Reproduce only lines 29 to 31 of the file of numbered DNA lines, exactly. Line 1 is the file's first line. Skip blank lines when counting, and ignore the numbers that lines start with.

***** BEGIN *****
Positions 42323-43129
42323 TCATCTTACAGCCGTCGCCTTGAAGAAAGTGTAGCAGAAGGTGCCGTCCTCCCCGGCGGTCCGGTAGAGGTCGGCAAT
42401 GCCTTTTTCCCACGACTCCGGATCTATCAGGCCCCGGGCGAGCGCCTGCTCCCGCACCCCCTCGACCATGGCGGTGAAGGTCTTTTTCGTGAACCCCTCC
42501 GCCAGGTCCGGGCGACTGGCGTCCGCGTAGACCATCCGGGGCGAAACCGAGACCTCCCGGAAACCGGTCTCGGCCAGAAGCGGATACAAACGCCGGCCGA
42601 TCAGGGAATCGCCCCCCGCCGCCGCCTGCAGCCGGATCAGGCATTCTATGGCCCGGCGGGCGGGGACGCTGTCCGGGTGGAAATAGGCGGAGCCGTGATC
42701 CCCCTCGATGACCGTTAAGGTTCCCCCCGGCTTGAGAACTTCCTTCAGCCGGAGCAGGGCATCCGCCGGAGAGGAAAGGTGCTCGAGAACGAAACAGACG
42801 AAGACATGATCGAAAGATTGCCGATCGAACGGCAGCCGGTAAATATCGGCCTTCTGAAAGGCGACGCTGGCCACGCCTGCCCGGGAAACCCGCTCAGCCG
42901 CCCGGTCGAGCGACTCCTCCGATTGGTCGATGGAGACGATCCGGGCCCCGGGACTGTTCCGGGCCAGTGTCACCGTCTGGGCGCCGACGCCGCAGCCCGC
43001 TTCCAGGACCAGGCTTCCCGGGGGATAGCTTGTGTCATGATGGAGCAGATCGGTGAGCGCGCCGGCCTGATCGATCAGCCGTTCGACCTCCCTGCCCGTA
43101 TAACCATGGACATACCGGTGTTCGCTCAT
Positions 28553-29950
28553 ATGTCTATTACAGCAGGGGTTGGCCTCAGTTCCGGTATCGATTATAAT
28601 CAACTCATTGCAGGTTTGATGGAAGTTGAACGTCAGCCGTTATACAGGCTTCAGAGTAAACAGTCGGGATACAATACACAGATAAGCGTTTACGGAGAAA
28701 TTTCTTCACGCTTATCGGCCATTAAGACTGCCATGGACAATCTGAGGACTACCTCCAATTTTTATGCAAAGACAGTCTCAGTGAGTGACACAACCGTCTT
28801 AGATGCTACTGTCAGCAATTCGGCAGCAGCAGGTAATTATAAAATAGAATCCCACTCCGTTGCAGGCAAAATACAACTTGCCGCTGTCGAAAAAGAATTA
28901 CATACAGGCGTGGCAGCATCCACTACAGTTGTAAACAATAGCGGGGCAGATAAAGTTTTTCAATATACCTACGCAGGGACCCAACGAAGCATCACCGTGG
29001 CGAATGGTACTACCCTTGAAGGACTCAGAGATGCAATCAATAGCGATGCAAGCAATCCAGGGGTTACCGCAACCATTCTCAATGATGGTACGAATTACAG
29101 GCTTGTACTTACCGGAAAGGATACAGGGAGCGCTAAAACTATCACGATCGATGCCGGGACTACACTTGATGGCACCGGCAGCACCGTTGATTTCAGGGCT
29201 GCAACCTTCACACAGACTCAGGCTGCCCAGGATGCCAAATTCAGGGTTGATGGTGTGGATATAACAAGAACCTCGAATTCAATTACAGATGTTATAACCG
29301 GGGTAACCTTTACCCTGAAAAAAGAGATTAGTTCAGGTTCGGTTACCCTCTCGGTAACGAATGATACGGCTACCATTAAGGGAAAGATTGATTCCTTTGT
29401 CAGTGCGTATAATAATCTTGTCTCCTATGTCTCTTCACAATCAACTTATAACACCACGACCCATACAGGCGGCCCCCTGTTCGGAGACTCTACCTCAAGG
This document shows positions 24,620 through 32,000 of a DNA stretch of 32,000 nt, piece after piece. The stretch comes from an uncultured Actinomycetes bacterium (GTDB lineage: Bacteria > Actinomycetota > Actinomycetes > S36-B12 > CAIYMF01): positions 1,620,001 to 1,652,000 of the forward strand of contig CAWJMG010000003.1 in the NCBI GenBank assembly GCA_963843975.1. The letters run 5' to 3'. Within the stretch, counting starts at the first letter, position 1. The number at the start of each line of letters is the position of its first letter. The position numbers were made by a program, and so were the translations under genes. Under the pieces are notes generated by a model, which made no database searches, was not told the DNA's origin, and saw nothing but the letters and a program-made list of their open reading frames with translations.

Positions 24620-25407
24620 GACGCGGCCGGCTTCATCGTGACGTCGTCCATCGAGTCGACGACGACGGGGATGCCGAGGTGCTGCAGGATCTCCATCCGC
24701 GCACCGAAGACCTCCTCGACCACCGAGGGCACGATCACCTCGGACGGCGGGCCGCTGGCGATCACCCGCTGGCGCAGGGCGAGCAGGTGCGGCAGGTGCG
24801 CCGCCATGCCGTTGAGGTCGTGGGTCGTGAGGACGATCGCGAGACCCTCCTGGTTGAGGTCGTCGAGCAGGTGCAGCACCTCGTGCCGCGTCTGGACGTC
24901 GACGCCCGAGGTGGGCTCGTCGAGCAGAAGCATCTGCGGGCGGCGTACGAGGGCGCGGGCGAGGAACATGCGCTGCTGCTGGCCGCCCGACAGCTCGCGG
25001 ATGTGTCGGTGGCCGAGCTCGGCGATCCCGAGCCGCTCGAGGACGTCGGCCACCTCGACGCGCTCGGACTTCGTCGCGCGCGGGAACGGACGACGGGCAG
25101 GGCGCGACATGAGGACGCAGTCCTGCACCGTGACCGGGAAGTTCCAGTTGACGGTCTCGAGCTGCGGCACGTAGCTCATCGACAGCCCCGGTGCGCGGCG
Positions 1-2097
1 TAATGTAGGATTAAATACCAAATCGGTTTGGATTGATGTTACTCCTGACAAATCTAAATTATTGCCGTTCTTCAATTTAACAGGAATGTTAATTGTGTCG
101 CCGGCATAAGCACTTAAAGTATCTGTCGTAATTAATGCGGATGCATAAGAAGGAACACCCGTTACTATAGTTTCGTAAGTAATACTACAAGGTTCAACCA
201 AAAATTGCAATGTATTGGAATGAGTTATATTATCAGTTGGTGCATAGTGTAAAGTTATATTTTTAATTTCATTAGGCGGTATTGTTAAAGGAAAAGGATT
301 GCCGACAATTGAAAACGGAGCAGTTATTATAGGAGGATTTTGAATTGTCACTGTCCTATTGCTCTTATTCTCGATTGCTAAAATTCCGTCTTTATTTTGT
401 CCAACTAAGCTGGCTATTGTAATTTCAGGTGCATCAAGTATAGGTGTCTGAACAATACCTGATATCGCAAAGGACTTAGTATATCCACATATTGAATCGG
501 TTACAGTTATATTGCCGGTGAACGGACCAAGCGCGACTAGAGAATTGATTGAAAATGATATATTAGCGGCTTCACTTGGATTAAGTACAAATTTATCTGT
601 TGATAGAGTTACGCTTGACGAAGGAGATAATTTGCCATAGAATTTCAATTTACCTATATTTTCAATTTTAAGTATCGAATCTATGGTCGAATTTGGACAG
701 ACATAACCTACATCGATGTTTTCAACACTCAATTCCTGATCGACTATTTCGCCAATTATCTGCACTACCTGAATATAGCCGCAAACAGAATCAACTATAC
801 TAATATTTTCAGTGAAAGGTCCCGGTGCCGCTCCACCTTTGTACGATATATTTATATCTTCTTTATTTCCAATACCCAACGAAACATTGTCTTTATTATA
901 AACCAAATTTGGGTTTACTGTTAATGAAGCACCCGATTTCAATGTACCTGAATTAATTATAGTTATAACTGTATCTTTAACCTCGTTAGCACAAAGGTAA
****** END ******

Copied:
25101 GGCGCGACATGAGGACGCAGTCCTGCACCGTGACCGGGAAGTTCCAGTTGACGGTCTCGAGCTGCGGCACGTAGCTCATCGACAGCCCCGGTGCGCGGCG
Positions 1-2097
1 TAATGTAGGATTAAATACCAAATCGGTTTGGATTGATGTTACTCCTGACAAATCTAAATTATTGCCGTTCTTCAATTTAACAGGAATGTTAATTGTGTCG